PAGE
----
Tuesday, January 29, 2008

Interpreting Children of Men Through Guernica

In 1937 Germany aided Franco's fascist rebels in the Spanish Civil War by bombing the Basque village of Guernica. Not too many people would have known this fact if it were not embodied in the fragmented cubist painting Guernica by Picasso. The fact that Picasso titled this piece Guernica tells us something about how we're supposed to think about it. Consider what we would have thought about it if he titled it Madrid Rush Hour. We could think of reasons as to why that interpretation fits. But we understand what is invoked when we're given a title that invokes fascism and violence.


Last week I watched Children of Men (2006) for the first time with a friend. Near the beginning of the film, we puzzled for a little bit over a painting that was featured in the background in one of the scenes. At first we only saw bits and pieces of it. Then we were shown the whole painting. When I realized these were images from Guernica, I understood what the entire film was about. Guernica is really the key to penetrating the entire film.

In the painting itself, the bull on the left seems to symbolize the brute force of Franco's fascism and the unleashing of bestial nature. He hovers over a woman holding the broken body of her child. In Children of Men, the whole plot is based on the fact that one woman has the ability to save the world through the birth of a child. But she is under constant threat from the warring fascists. When the rest of humanity is witness to the child, they realize its salvific power and stop fighting briefly. In Guernica, that image echoes the theme of the Pieta, the sculpture by Michaelangelo Buonarroti, with the Virgin Mary at the centerpiece holding the broken body of Christ. By extension, Children of Men is suggesting parallels between Mary and the African woman who gave birth to the single child. Mary is a Jewish outcast living in an outcasted and Roman-occupied Palestine; the people of Guernica were Basque outcasts in Spanish society which was also occupied by fascists; the people of Africa are outcasts today and the woman in COM is an outcast in fascist-occupied Britain.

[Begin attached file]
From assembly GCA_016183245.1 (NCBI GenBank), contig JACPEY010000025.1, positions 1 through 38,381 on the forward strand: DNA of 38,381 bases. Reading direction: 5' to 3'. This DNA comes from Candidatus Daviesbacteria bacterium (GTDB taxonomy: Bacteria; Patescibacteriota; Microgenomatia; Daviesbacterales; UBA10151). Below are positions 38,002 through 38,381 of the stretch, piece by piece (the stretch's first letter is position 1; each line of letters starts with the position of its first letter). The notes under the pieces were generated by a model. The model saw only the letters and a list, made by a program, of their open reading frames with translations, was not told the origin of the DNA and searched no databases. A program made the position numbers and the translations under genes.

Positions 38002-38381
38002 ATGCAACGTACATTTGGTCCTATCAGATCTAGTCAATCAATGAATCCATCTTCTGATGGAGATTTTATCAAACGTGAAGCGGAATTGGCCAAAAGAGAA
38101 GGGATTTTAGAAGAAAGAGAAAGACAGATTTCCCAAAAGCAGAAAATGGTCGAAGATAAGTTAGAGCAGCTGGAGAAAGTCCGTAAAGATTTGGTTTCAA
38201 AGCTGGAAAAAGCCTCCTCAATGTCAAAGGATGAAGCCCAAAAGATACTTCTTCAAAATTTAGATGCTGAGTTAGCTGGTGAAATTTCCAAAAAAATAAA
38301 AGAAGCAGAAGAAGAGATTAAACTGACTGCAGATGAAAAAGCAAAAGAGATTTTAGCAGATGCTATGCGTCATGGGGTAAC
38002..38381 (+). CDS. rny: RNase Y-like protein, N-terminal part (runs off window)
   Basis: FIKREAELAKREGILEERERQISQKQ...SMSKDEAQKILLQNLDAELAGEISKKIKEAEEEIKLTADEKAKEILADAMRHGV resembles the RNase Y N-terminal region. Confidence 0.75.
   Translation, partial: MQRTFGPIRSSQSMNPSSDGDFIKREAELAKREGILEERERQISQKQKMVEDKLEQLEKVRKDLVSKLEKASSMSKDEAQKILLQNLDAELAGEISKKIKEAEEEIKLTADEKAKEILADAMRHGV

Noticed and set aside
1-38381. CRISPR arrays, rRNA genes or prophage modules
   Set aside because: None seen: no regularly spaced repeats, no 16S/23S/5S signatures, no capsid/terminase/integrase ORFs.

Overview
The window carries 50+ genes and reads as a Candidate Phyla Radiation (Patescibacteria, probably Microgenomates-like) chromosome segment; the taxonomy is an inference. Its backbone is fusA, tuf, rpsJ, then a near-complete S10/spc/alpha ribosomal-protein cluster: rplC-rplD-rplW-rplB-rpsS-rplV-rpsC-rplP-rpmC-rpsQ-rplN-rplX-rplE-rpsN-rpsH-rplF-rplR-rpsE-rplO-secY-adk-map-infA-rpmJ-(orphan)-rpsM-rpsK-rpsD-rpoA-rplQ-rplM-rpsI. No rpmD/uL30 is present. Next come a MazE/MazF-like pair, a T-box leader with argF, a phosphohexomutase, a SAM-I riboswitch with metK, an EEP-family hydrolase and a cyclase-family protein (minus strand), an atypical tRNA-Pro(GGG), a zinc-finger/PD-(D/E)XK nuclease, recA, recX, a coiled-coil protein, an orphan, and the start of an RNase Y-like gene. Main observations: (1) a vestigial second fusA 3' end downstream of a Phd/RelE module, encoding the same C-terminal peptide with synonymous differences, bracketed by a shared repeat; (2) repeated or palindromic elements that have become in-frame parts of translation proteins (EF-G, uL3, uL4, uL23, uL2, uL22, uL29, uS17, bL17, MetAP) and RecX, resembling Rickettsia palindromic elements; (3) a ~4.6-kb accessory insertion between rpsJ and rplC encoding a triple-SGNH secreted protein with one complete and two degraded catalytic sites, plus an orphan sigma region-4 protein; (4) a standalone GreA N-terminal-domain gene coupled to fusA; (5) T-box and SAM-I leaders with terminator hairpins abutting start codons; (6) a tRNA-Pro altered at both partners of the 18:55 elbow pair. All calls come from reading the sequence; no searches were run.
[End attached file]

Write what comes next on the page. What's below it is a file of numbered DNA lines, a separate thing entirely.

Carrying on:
It's also interesting that the original painting was done in black, white and brown instead of using vivid colors. The images reveal that humanity is chaotic, and that hope is a lost concept, a word that doesn't signify anything positively meaningful. Or if it is meaningful, it's negative. COM uses modern techniques in film to portray the negativity of human existence. It is a modern Guernica and a modern Pieta, and possibly interpreted through Gilles Deleuze who, in A Thousand Plateaus, wrote that the "body without organs" is the vast collections of drives that we have within ourselves that makes good and evil possible for every person. At the end of COM, the Joseph and Mary couple are floating around in an open sea, with no roots, no human nature, just a vast desert of nothingness. It is an attack on all Enlightenment and religious projects to solidify human nature, and instead restores us to our rootless, organ-less state of, as Deleuze said, "true freedom".

3 comments:

Nathan said...

Children of Men is one of the best films I have seen of late. The imagery is violent and confronting.

I see the rootlessness of the "Mary and Josef" figure in the boat, at the end of the movie, not of those who are free, but those who are now sovereign; they become both the exception and the example.

There is a documentary titled The Possibility of Hope that delves into Children of Men . You can find it here

Acumensch said...

Thanks for commenting! I'll have to check out your blog.

Sovereign is an interesting way to think about it. I thought about it as a unveiling "human nature" paradigms. But sovereign also implies choice and the "existence precedes essense" of existentialism. I'm not sure if that's what you were implying though.

Nathan said...

I think sovereignty is an existential concern, if you will, though not necessarily in a Sartrean sense. I personally take my existential cues from Heidegger.

I like your blog, by the way. I have added a link on mine.